“They still haven’t fixed the five things they were supposed to do when they started,” Rep. Jim Jordan, a Republican from Ohio and the ranking member of the oversight committee, said at the hearing. “But we’re supposed to believe ‘don’t worry, everything’s just fine.'”

Those five recommendations about the use of facial recognition systems include publishing privacy documents, conducting privacy impact assessments, improving sample sizes in accuracy tests, testing accuracy of partners, and conducting annual reviews of accuracy.

…The TSA uses facial recognition at airports, saying the technology speeds the check-in process, but critics have said the tech is being utilized without proper vetting or regulatory safeguards

…Researchers have pointed out that facial recognition tech can be flawed and can show race and gender bias, and civil rights advocates have argued that facial recognition threatens privacy and free speech.

FBI, TSA use of facial recognition tech needs cleaning up, say lawmakers – CNET


House Dems authorize subpoenas for senior White House aides’ official communications – POLITICO

The House Oversight and Reform Committee voted on Thursday to authorize subpoenas for senior White House officials’ communications via private email accounts and messaging applications, a significant escalation in a years-long, bipartisan effort to learn more about potential violations of federal record-keeping laws.

Thursday’s vote by the Democrat-led panel came after the White House refused to turn over the messages voluntarily earlier this month — including senior adviser Jared Kushner’s WhatsApp communications with foreign officials, senior adviser Ivanka Trump’s use of a private email account to conduct official business, and former chief strategist Stephen Bannon’s use of a personal mobile device for White House business.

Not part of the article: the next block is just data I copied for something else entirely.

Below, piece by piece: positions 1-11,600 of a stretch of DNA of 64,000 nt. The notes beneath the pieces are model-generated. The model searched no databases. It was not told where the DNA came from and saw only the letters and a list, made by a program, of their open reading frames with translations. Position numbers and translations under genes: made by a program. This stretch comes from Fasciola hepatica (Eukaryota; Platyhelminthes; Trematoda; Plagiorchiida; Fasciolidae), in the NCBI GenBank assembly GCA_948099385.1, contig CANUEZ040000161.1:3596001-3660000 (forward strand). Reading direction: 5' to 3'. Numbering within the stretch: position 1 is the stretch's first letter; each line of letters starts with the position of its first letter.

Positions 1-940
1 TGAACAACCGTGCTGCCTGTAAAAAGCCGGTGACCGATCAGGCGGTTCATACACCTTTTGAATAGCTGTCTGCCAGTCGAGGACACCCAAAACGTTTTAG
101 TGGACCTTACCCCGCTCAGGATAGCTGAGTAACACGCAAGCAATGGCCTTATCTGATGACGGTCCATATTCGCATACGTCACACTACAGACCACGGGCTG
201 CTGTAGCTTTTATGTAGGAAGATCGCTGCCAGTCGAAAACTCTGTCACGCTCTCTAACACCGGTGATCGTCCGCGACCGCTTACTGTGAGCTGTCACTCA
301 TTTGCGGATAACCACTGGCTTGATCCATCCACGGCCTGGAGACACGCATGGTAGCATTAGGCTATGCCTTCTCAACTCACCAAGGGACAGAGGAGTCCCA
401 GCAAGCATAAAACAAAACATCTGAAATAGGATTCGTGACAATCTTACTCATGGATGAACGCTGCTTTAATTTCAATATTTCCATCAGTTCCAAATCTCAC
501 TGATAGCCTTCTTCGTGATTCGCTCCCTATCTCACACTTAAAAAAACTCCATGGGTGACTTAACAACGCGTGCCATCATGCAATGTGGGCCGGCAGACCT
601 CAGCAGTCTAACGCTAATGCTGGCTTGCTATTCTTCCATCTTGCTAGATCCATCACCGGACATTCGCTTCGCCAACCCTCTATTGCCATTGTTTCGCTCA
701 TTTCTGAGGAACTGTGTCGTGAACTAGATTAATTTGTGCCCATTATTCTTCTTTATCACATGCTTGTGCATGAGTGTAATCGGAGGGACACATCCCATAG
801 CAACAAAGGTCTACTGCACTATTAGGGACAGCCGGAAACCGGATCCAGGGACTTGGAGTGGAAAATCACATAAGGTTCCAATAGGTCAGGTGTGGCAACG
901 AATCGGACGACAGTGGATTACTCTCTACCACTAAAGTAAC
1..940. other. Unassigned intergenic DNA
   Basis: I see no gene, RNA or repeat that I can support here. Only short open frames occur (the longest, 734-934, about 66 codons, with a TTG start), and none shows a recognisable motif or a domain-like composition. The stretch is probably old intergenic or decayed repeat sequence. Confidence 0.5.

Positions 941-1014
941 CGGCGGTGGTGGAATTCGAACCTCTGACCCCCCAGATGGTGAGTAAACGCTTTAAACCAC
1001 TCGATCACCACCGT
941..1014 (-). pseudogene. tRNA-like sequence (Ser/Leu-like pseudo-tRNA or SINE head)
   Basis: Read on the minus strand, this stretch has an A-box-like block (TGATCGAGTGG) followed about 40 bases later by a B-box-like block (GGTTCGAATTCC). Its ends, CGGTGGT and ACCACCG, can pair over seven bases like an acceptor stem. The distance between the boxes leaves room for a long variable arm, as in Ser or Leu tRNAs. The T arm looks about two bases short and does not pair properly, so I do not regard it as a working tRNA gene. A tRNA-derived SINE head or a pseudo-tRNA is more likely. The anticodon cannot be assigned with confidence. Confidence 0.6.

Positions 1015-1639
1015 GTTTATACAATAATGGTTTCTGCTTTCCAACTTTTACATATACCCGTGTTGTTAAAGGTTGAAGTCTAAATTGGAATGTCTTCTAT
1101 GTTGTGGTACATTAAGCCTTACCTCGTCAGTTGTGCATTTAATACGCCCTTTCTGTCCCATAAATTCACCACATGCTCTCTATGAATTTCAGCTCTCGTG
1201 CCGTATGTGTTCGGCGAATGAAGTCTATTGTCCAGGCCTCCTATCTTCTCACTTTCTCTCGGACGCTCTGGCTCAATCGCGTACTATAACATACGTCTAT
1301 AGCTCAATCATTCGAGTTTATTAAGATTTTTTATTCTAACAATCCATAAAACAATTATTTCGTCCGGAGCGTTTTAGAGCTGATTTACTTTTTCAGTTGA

…On a party-line vote, the committee authorized Cummings to subpoena all communications sent or received since President Donald Trump took office that were not forwarded to official email accounts within 20 days, as required by law. Cummings can also subpoena information about whether those messages contained classified information.

House Dems authorize subpoenas for senior White House aides’ official communications – POLITICO

But their emails!

Monitor and ACLU sue Concord over ‘covert’ police equipment

The American Civil Liberties Union of New Hampshire and the Concord Monitor are suing the city of Concord to court over a secret type of technology used by police.

A $5,100 line item in this year’s police department budget was set aside for “covert communications equipment.” City officials have argued that they can’t say what the equipment is and what it does – or even which company offers it – because of a nondisclosure agreement with the vendor.

“Using taxpayer money to fund secret police equipment is deeply troubling. The public has a right to know what the City of Concord and its police department spend their money on, and why the city wants to keep this secret equipment hidden from public view,” ACLU attorney Henry Klementowicz. “This right-to-know request is at the very heart of what the law was designed to do: promote transparency.” 

…“Concord’s effort to keep secret its contract for services and the vendor’s privacy and refund policies should be rejected,” the suit states. “While the nature of equipment the city has purchased is not clear, what is clear is that the city has entered into a non-disclosure agreement with an unnamed vendor that requi  res the city to take steps to prevent disclosure of important information to courts, grand juries, and defense counsel.”  

Monitor and ACLU sue Concord over ‘covert’ police equipment